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Analysis

How Gerrymandering Contributes to Environmental Injustice

Blocking vulnerable communities from fair representation places them in further risk.

  • Callia Téllez
December 6, 2021

This fall, the Ohio Redis­trict­ing Commis­sion disreg­arded voter-enacted reforms that inten­ded to end partisan gerry­man­der­ing and ensure a fair redis­trict­ing process. The result­ing maps carved up Ohio’s communit­ies to limit the abil­ity of voters to mean­ing­fully influ­ence elec­tions, result­ing in a dispro­por­tion­ate Repub­lican super­ma­jor­ity.

The Ohio Envir­on­mental Coun­cil joined a lawsuit chal­len­ging these maps because gerry­man­der­ing is not only about votes and elec­tions. These egre­gious polit­ical map manip­u­la­tions exacer­bate the envir­on­mental injustices suffered most of all by low-income Black, Indi­gen­ous, and other communit­ies of color. On Wednes­day the Ohio Supreme Court will hear oral argu­ments to decide whether our state must endure skewed maps once again.

The stakes could­n’t be higher.

The communit­ies packed and cracked into districts that minim­ize their influ­ence and create polit­ical inequal­ity are often the same ones that deal with dispro­por­tion­ate expos­ure to toxic air, polluted waters, and systemic inequit­ies. This is the product of decades of inten­tional economic disin­vest­ment, redlining, and zoning decisions that have created “sacri­fice zones” or “fenceline communit­ies” that bear the brunt of these harms. Low-income people of color are far more likely to live in these sacri­fice zones, communit­ies imme­di­ately adja­cent to pollut­ing indus­tries and infra­struc­ture.

The U.S. Envir­on­mental Protec­tion Agency (EPA) created a tool that combines demo­graphic and economic inform­a­tion with data on expos­ure to envir­on­mental hazards to create inter­act­ive maps. It can be used to identify which communit­ies endure the greatest expos­ure to cancer risk, toxic respir­at­ory hazards, wastewa­ter discharge, partic­u­late matter, and other risks. In Ohio, these communit­ies are over­whelm­ingly low-income communit­ies of color.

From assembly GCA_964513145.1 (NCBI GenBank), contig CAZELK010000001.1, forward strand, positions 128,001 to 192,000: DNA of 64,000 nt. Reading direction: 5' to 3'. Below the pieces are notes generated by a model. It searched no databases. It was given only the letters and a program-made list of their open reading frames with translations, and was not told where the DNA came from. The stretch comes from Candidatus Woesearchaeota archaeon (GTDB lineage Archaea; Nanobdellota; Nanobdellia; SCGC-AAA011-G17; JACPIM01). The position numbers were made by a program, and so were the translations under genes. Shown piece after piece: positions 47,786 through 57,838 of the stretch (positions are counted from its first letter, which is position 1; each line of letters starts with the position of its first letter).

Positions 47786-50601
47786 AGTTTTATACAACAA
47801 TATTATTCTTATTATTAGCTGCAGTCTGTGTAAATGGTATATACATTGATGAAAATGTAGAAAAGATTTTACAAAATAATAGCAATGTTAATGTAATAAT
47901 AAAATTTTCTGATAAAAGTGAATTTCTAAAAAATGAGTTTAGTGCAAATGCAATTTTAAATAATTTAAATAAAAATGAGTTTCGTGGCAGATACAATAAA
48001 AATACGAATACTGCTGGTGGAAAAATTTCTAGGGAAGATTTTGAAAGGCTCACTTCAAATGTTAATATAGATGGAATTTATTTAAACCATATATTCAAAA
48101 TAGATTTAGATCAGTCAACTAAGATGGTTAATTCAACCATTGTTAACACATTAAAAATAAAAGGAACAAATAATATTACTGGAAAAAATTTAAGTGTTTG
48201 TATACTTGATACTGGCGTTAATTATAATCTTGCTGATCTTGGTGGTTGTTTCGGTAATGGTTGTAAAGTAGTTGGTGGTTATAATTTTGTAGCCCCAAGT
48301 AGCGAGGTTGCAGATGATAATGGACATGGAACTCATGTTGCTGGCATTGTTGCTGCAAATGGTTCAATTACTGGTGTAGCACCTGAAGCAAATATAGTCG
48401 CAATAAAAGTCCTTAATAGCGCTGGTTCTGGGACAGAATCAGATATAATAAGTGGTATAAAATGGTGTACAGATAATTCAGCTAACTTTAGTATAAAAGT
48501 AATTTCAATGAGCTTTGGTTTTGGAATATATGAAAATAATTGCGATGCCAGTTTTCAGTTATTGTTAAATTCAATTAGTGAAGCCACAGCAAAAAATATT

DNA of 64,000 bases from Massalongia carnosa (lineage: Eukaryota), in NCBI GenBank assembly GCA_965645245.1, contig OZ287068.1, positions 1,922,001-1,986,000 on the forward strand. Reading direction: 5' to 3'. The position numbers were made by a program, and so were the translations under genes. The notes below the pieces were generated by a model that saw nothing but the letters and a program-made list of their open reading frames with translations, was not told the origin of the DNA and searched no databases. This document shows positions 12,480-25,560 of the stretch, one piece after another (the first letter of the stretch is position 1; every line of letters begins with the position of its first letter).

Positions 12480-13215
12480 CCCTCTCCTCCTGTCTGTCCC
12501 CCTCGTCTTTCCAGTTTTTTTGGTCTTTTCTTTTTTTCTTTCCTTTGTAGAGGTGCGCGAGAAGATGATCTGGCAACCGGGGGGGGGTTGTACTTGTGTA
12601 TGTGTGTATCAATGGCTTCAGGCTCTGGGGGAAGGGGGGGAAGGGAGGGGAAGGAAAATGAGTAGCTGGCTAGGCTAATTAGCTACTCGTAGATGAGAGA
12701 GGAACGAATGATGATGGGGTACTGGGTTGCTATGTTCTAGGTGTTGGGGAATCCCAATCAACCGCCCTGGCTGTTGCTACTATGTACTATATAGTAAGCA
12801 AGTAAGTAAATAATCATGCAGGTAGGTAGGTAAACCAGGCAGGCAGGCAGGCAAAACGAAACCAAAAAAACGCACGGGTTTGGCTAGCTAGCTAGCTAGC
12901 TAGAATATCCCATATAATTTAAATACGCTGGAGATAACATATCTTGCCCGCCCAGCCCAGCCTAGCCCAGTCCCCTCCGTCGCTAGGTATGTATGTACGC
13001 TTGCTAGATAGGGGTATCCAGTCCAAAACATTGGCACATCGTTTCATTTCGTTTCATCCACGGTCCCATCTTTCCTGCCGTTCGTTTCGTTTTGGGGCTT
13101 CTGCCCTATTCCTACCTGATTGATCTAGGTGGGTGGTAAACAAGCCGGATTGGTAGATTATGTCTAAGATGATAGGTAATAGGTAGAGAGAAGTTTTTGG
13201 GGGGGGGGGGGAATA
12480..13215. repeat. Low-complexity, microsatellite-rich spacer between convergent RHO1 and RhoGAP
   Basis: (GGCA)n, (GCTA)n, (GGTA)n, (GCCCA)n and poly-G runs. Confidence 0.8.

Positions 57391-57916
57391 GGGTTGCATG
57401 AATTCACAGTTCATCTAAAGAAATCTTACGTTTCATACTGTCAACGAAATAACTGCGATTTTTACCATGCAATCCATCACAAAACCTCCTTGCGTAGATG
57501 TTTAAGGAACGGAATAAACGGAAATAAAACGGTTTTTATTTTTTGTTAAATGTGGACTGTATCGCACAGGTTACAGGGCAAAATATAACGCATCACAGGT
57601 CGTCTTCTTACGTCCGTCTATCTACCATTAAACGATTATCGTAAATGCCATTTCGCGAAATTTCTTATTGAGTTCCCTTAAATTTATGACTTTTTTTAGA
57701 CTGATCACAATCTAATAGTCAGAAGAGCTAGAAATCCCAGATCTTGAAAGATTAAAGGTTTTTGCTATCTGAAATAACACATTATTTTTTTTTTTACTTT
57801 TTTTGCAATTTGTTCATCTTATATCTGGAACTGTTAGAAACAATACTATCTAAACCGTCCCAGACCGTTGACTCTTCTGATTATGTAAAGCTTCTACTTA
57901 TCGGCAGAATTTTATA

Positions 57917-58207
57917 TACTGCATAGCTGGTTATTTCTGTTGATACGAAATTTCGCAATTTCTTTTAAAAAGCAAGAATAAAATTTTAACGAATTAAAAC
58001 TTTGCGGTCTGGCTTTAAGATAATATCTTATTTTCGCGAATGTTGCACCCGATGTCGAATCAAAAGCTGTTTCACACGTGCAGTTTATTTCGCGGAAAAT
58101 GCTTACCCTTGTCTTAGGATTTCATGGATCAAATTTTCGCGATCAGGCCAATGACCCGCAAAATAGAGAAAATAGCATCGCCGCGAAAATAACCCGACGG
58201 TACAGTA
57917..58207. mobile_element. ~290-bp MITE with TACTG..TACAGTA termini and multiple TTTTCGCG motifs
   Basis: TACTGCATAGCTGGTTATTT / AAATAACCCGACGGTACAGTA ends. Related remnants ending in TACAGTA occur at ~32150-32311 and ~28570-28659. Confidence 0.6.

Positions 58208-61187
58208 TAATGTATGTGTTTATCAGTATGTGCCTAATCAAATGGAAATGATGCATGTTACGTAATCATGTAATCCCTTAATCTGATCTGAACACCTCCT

District lines for the state legis­lature can be super­im­posed on these maps, illus­trat­ing the shared geography of envir­on­mental injustice and gerry­man­der­ing. It is a power­ful reminder and griev­ous illus­tra­tion of the ways a lack of mean­ing­ful polit­ical oppor­tun­ity perpetu­ates the pois­on­ing of certain communit­ies.

Map of the Cleveland area, showing areas sorted into colors by their cancer risk, with the new adopted Ohio legislative superimposed on top of them EPA/Envir­oMap­per
The green poly­gons with red borders shown in the map reflect the shapes of legis­lat­ive districts adop­ted by the Ohio Redis­trict­ing Commis­sion.

One clear example can be found in Cuyahoga County. The image above depicts the Clev­e­land metro­pol­itan area along­side EPA data high­light­ing low-income communit­ies of color that have the highest percent­ile scores for life­time cancer risk from inhal­a­tion of air toxins compared to state aver­ages. Districts 19, 21, and 22 of the Ohio House redis­trict­ing plan that we are chal­len­ging split apart these inner-city communit­ies and dilute their polit­ical influ­ence by combin­ing them into districts with suburbs and rural areas to the east, areas which do not exper­i­ence the same cancer risks.